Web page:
Why was my grandmother in India?
Our experts unravel your riddles
QSarah Lee (my grandmother) was born on 1 December 1858 in Baldock, Hertfordshire. I have some pictures of her including one of her on her 21st birthday. On the back, it says it was taken by The Garrison Photographer, India. I assume she must have been working there – perhaps as a maid. How can I find out more? Alan Sturgess, by email
ASarah’s mother Edith died in 1869 and in the 1871 census we find Sarah staying with her uncle Edward’s family. We also know her first child George was born about 1883 in Burton Latimer, Northants, though no registration of birth has been found.
From Sarah’s 21st birthday photograph, we know that she was in India in late 1879 as her birth was registered in the December quarter of 1858. She probably travelled sometime after 1875. It’s possible she was back in England by March 1881 as there is a Sarah Lee age 22, born in Baldock, who is a domestic servant in the household of Isabella Robertson, widow of John Grant, Bengal Civil Service, whose two eldest children were born in the East Indies.
The photo’s background gives no clues as to location and the notation of ‘The Garrison Photographer, India’ on the back isn’t helpful as there were many army garrisons across India.
Although the BT26 incoming passenger lists date from 1878, many pre-1890 lists were destroyed by the Board of Trade in 1900, and there is no record of a Miss Lee returning from India at the right time. The outward bound BT27 lists do not start until 1890. The only records of arrival and departure in India are This 21st-birthday photograph was taken in India, but what was Sarah Lee doing there? passenger lists transcribed from The Times of India on the Families in British India Society (FIBIS) database; these mostly cover passengers on P& O. Steerage passengers and servants are not usually named ( www.fibis.org).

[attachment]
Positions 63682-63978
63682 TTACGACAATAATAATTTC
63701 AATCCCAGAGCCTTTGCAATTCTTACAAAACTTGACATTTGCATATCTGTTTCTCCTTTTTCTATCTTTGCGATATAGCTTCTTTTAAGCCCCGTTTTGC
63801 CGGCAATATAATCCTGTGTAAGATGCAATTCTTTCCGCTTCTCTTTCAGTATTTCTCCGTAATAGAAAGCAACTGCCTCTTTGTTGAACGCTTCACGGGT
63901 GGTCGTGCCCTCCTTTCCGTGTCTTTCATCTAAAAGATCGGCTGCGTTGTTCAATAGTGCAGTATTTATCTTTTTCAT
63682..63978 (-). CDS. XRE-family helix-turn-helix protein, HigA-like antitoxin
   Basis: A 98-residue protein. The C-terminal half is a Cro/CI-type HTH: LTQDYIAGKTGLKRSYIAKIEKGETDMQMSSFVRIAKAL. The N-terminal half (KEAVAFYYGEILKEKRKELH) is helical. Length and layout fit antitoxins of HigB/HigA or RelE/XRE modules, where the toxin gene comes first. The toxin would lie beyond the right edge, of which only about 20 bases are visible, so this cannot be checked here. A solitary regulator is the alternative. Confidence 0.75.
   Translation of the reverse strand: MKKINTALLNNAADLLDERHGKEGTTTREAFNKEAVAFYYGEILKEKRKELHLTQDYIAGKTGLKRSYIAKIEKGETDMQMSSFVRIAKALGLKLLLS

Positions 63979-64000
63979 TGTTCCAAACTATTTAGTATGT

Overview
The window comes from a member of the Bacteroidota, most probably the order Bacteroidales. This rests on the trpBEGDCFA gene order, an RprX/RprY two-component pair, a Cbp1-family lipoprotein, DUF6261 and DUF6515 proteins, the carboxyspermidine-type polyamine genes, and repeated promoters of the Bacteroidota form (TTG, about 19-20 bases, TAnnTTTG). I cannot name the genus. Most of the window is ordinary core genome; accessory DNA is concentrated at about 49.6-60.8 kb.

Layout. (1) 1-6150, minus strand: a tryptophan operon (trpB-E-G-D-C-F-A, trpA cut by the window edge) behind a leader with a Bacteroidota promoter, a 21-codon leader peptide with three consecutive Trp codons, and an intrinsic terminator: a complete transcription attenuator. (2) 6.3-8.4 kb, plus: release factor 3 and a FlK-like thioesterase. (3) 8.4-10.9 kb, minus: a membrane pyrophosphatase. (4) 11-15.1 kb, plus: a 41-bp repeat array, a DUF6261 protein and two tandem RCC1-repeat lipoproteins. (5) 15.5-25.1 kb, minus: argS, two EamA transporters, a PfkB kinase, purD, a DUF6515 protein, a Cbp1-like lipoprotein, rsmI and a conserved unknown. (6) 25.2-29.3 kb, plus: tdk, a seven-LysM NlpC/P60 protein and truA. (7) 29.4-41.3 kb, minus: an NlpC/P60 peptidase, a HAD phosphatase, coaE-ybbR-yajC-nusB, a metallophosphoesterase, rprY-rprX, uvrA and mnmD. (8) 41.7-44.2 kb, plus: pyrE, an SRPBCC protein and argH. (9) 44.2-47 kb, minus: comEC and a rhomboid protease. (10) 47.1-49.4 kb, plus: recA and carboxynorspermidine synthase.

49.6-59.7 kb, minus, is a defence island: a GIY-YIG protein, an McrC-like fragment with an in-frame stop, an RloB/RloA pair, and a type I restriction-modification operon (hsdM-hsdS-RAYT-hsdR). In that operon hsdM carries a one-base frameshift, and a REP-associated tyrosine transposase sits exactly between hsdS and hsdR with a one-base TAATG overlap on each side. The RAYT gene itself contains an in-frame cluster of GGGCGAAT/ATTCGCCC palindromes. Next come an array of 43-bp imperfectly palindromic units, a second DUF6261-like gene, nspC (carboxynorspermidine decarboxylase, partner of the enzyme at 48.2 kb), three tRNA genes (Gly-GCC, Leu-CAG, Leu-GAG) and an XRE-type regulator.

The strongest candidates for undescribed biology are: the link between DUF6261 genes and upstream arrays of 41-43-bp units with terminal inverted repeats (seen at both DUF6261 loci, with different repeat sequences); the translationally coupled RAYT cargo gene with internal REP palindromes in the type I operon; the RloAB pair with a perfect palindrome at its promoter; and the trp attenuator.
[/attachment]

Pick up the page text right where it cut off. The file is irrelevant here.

Sarah may have gone to India as a companion, maid, or nursemaid engaged to look after a lady’s children on the voyage – perhaps the wife of an army officer or senior civil servant. General ‘below stairs’ maid and nursemaid duties in India were assigned to the native population, not English women. Alternatively, she could have gone to join a male relative. Check to see if any of her brothers or male cousins served in a regiment in India or worked there – on the railways, for example.
Her main motivation may have been that of most young women who travelled there – to find a suitable husband in India. These women became referred to as ‘the fishing fleet’; Anne De Courcy’s book of the same name was published in 2012. Sadly, those unsuccessful were ‘returned empties’ to Britain. Sylvia Murphy
Sarah Lee is listed in the 1881 census, at which time she was a domestic servant back in England